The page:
Saturday, October 23, 2004

Actors, athletes add luster to House races

By Nancy Zuckerbrod
The Associated Press

Election 2004 page
WASHINGTON - Clooney, Paterno, Bird, Sheen: The guest list at a party for Hollywood "A"-listers and sports legends? No, just some of famous names running for House seats or helping House candidates around the country.

The most talked-about is Democrat Nick Clooney, father of actor George, the former ER doctor and Ocean's Eleven star, and brother of the late singer Rosemary Clooney. Clooney - famous in his own right nationally for introducing films on American Movie Classics - is competing against Republican businessman Geoff Davis for an open seat in Kentucky's 4th District.

Scott Paterno, Penn State football coach Joe Paterno's son, is challenging six-term Democratic incumbent Tim Holden in Pennsylvania's 17th District.

Actor Martin Sheen, known to millions of viewers as President Josiah Bartlet on The West Wing, has stumped for Democrat Beth Troutman in North Carolina's 8th District, while cast members have contributed to her campaign.

Larry Bird, the basketball legend from Indiana State and the Boston Celtics, has helped raise money for scout-turned-candidate Jon Jennings in Indiana's 8th District. Jennings is trying to unseat five-term Republican Rep. John Hostettler.

As the political parties search for candidates with name recognition or those who have some star power, relatives and friends of celebrities are being tapped for races, said Norman Ornstein, an analyst with the American Enterprise Institute, a Washington-based think tank.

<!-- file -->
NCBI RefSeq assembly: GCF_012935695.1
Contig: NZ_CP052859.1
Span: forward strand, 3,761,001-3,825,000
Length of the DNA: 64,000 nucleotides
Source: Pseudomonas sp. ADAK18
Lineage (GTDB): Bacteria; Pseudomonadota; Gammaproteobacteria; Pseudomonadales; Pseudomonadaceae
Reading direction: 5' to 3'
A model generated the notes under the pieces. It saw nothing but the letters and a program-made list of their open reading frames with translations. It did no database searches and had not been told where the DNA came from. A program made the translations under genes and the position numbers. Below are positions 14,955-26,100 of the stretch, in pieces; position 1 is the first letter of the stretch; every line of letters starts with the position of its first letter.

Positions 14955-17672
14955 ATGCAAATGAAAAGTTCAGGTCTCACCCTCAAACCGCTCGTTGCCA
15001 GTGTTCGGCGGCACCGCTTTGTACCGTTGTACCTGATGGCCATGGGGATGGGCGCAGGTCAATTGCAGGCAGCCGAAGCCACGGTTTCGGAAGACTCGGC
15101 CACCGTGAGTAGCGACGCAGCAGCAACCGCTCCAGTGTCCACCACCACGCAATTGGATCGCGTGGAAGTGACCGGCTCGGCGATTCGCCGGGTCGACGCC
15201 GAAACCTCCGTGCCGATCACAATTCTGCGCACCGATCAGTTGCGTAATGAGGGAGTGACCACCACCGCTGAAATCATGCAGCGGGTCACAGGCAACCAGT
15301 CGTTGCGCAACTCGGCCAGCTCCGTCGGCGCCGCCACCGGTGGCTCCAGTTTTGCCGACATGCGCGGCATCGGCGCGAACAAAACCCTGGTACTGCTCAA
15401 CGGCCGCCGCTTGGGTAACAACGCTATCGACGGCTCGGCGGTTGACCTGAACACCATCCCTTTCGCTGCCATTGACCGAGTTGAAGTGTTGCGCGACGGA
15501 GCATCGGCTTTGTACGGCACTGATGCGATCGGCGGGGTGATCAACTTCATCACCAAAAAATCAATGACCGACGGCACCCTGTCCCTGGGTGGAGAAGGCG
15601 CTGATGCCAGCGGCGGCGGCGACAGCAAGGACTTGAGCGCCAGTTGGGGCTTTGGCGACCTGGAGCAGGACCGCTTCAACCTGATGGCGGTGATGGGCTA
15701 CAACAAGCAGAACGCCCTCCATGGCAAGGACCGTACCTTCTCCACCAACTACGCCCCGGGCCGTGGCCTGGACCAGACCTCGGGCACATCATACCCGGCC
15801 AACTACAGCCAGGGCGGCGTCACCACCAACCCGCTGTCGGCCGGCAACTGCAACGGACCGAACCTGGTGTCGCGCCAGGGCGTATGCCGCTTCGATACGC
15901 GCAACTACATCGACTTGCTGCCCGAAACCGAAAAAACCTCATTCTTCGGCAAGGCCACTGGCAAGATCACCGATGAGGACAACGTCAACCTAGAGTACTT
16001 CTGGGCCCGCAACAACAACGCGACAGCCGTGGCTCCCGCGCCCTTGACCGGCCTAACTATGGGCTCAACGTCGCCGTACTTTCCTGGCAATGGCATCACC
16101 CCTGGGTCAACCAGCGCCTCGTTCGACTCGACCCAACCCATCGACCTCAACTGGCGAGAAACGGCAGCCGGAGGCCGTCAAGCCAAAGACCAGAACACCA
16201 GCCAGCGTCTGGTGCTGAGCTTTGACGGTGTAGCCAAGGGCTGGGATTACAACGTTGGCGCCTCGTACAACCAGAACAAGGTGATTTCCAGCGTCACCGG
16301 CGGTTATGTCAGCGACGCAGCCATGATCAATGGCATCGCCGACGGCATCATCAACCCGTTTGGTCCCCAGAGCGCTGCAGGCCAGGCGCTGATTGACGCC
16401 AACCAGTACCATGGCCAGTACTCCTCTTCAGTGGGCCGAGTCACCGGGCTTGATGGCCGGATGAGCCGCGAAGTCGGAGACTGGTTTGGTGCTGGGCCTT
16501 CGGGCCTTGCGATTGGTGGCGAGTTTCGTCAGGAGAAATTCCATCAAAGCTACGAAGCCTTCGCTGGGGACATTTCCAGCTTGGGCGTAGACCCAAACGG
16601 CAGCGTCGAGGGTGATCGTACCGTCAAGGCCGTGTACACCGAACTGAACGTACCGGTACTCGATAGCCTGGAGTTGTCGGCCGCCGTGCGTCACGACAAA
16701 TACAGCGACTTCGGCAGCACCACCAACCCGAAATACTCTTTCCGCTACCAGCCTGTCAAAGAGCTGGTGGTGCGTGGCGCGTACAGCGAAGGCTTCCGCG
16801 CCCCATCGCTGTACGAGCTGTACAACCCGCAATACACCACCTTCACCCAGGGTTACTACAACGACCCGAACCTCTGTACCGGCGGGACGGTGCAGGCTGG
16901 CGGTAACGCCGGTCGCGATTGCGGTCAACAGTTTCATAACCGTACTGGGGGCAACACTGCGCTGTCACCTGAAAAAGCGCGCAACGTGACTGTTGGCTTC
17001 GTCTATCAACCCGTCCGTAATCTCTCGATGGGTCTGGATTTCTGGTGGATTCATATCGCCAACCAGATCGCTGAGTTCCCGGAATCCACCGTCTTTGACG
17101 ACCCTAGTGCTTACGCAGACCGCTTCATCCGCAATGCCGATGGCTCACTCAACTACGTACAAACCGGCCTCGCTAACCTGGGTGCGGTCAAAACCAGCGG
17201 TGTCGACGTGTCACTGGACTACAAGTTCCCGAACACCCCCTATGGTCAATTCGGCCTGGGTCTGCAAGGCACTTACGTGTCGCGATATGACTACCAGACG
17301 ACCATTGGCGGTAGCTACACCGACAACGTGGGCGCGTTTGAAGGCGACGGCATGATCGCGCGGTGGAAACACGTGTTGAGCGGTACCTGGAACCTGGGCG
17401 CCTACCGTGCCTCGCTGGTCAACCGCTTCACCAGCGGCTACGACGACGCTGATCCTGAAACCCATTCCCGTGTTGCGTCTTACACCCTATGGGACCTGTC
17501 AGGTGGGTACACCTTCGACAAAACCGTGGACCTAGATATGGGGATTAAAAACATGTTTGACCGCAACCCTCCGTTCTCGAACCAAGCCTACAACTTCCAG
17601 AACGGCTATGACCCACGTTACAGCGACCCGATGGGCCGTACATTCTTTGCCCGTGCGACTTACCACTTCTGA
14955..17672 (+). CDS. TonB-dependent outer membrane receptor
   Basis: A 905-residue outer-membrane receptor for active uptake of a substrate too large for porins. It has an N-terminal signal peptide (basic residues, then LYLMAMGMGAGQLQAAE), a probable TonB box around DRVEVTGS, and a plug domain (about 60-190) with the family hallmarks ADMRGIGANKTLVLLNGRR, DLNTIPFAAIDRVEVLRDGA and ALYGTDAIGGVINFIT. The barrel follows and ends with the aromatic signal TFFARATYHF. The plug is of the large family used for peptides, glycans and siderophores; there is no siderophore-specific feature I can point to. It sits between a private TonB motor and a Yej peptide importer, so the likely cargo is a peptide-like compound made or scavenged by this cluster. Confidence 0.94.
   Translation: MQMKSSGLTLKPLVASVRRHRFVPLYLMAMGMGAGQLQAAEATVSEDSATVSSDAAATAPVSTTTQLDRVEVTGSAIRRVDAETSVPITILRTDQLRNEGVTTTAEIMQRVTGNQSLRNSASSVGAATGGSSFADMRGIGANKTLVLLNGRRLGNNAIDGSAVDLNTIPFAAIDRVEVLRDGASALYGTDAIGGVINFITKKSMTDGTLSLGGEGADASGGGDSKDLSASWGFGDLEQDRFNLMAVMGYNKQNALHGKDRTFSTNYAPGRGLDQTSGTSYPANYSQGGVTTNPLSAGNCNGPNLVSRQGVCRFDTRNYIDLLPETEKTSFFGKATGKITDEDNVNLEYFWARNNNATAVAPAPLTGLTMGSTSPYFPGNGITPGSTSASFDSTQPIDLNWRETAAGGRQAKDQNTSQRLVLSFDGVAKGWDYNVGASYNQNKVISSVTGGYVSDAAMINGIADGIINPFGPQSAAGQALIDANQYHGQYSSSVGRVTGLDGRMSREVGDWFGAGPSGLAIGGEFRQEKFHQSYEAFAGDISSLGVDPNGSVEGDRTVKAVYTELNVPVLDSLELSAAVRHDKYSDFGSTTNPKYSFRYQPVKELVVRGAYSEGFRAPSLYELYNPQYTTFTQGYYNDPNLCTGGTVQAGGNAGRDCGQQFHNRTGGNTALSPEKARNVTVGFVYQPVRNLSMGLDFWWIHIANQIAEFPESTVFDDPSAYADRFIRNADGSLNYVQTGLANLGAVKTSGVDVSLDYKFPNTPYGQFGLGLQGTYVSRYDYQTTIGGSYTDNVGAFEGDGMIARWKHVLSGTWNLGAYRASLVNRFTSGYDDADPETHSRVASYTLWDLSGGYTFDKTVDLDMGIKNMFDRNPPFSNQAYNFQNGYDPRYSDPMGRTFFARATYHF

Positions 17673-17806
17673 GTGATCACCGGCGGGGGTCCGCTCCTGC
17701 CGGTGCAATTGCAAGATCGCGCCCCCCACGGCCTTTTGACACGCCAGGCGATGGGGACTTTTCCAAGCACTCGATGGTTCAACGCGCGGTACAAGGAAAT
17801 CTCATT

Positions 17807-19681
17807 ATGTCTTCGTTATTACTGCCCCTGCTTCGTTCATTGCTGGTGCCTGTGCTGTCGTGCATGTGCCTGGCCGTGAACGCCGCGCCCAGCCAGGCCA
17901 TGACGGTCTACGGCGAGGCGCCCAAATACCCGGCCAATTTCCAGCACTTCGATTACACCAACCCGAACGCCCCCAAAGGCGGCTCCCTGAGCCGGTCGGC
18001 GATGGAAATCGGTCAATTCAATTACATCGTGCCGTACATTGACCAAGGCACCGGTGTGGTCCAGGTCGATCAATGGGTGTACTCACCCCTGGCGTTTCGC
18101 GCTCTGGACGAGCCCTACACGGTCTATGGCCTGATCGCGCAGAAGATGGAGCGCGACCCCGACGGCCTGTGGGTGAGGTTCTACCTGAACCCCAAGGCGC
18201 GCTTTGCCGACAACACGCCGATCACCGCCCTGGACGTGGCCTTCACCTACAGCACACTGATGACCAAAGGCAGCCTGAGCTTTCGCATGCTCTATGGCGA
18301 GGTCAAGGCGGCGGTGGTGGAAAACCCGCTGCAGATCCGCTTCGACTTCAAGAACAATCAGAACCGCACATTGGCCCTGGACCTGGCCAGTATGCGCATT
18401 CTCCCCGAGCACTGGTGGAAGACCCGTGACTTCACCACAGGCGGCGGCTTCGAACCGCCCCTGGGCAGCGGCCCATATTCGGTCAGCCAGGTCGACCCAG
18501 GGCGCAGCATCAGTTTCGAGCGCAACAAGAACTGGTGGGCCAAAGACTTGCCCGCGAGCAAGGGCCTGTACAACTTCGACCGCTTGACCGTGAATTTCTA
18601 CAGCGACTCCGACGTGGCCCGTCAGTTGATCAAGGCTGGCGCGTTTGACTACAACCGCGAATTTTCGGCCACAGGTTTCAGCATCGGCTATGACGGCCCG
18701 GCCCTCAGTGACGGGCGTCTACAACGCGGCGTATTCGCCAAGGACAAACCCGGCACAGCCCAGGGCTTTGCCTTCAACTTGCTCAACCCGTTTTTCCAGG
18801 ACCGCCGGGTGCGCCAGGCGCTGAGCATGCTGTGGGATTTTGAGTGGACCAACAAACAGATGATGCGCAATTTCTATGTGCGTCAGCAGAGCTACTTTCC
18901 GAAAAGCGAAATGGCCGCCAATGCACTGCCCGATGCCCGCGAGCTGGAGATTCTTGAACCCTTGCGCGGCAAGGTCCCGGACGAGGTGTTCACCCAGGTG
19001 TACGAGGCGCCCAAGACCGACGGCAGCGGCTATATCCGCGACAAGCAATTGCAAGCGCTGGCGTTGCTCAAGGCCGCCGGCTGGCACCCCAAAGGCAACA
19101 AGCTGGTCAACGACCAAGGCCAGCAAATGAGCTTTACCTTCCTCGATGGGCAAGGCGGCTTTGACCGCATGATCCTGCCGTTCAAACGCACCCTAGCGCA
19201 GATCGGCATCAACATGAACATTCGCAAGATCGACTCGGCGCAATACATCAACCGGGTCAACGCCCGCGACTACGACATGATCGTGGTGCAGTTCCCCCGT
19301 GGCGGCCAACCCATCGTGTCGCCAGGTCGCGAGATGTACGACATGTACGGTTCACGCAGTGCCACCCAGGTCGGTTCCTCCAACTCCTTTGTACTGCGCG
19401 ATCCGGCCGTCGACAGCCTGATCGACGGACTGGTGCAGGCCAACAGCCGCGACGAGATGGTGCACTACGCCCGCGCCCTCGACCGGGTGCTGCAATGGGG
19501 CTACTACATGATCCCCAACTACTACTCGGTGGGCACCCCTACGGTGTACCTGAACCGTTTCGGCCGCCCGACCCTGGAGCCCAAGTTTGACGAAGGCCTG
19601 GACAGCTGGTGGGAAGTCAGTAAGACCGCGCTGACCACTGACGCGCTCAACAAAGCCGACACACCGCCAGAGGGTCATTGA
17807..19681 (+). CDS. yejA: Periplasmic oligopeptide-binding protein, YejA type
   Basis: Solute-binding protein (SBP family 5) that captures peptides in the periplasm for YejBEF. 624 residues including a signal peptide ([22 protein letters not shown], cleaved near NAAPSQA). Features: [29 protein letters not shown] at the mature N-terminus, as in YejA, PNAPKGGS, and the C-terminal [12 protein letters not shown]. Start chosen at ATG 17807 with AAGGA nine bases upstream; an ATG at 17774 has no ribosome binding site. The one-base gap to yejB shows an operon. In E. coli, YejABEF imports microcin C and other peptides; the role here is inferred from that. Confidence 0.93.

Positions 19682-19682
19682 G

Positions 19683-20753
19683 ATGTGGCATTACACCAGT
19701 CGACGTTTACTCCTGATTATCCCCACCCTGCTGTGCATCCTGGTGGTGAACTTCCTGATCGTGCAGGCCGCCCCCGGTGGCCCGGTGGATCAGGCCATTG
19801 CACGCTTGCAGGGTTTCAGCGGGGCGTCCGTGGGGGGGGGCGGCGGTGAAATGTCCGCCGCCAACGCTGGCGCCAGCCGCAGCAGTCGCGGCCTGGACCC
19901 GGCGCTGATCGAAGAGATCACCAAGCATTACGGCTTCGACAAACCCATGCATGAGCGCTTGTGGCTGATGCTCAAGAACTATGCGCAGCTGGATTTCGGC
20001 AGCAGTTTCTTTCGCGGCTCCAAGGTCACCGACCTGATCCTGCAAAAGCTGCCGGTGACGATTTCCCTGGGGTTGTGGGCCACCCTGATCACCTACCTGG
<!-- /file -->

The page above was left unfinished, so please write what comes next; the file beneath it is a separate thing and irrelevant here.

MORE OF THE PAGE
"The parties are trying to come up with candidates who have something that gives them traction," said Ornstein. He referred to it as "icing on the cake, but it'll never be the cake itself."

Being George Clooney's father has meant thousands of campaign dollars for Nick, with such film stars as Michael Douglas, Warren Beatty, Renee Zellweger and Drew Barrymore contributing.

Attorney Scott Paterno plays up his family ties, even handing out autographed photos of his dad and leaning on him for fund-raising help. But he faces a tough challenge to unseat Holden in the central Pennsylvania district that includes Harrisburg.

Republican Reps. Robin Hayes of North Carolina and John Hostettler of Indiana also are thought to be on pretty safe ground, even though their Democratic opponents have received help from the likes of Sheen and Bird.

"A candidate's connection to fame or notoriety is a mixed bag in most cases," said Greg Speed, a spokesman for the Democratic Congressional Campaign Committee. "Sometimes it helps. Sometimes it hurts. More often than not these races are decided on other factors."

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